Portman, Brown Introduce Bipartisan Ace Kids Act to Help Make Sure Children Get Care They Need
Bill to Improve Care for Kids with Complex Medical Conditions
WASHINGTON, D.C. – U.S. Sens. Rob Portman (R-OH) and Sherrod Brown (D-OH) this week reintroduced their bipartisan bill to improve health outcomes and care coordination for children with complex medical conditions on Medicaid.
“This is a common-sense bill that will help to ensure sick kids have better access to quality care,” Portman said. “By improving coordination among pediatric providers, we will begin to make life easier for these children and their families.”
“When children have specialized health needs, they need specialized care – often times that means crossing state lines, which can be confusing for patients,” Brown said. “Many of these children are battling serious illness – they shouldn’t have to jump through hoops to get the care they need. By allowing willing providers to help provide the care coordination for their own patients, we can ensure children receive the highest quality of care regardless of where they live.”
The Advancing Care for Exceptional (ACE) Kids Act would make it possible for health care providers to coordinate care, lower costs, and improve quality outcomes for children with complex medical conditions on Medicaid who require specialized care.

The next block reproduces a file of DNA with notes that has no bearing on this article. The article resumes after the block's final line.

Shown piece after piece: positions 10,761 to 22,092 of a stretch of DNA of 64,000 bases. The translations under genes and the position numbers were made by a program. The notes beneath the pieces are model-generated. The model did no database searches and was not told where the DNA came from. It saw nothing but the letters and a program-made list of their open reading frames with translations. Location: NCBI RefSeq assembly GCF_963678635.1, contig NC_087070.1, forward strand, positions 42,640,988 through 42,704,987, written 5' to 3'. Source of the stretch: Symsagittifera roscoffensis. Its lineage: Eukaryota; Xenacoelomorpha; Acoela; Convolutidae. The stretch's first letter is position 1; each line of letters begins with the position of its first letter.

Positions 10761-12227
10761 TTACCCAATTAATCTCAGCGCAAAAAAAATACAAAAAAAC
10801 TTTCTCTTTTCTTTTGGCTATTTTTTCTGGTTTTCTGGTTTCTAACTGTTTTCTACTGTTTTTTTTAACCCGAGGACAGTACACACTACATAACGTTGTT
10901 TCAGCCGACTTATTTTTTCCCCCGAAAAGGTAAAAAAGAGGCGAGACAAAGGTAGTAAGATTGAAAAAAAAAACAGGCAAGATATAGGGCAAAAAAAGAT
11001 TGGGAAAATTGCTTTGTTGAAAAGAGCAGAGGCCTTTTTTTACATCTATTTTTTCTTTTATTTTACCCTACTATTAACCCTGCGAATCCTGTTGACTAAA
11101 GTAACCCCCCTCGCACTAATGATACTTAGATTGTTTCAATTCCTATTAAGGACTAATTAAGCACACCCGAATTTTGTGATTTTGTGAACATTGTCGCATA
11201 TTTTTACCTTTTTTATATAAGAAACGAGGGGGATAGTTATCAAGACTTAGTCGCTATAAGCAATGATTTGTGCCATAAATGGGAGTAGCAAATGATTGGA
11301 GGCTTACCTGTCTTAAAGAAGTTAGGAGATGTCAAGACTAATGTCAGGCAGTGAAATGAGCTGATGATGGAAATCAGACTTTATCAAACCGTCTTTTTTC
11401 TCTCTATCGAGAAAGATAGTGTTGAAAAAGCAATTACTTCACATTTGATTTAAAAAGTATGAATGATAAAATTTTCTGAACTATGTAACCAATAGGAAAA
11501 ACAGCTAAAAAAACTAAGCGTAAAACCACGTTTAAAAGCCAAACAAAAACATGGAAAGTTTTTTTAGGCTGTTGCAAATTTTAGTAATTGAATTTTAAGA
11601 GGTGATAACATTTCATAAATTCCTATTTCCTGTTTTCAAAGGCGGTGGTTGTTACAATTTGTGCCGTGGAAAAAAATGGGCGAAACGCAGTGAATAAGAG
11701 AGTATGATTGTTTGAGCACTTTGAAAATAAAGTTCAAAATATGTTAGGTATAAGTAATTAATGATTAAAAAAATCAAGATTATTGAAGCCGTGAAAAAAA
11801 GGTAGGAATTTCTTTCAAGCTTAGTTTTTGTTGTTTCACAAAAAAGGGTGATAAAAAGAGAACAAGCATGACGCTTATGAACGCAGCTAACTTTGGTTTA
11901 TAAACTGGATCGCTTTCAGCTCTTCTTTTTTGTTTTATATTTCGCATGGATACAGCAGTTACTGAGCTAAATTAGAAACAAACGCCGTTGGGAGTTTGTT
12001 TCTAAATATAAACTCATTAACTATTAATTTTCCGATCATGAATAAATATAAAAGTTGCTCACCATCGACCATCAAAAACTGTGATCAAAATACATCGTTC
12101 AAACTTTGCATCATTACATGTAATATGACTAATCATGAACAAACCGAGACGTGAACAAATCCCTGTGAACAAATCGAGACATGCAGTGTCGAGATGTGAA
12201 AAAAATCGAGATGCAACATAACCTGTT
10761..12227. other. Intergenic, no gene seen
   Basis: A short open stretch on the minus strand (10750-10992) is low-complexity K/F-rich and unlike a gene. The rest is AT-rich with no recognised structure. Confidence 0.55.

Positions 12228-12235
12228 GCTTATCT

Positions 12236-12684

About two-thirds of the three million children with complex medical conditions are covered by Medicaid, representing nearly 40 percent of Medicaid costs for children. These children have illnesses and conditions including cancer, congenital heart disease, cystic fibrosis, Down syndrome, and chronic health challenges from premature birth, which often require them to travel to another state to find treatment.
This bill would help hospitals coordinate and standardize care across state lines, ensuring our nation’s most vulnerable children receive seamless treatment. It would also ease the burden of government bureaucracy on families, establishing case managers to help them navigate the complicated, and often expensive, healthcare system.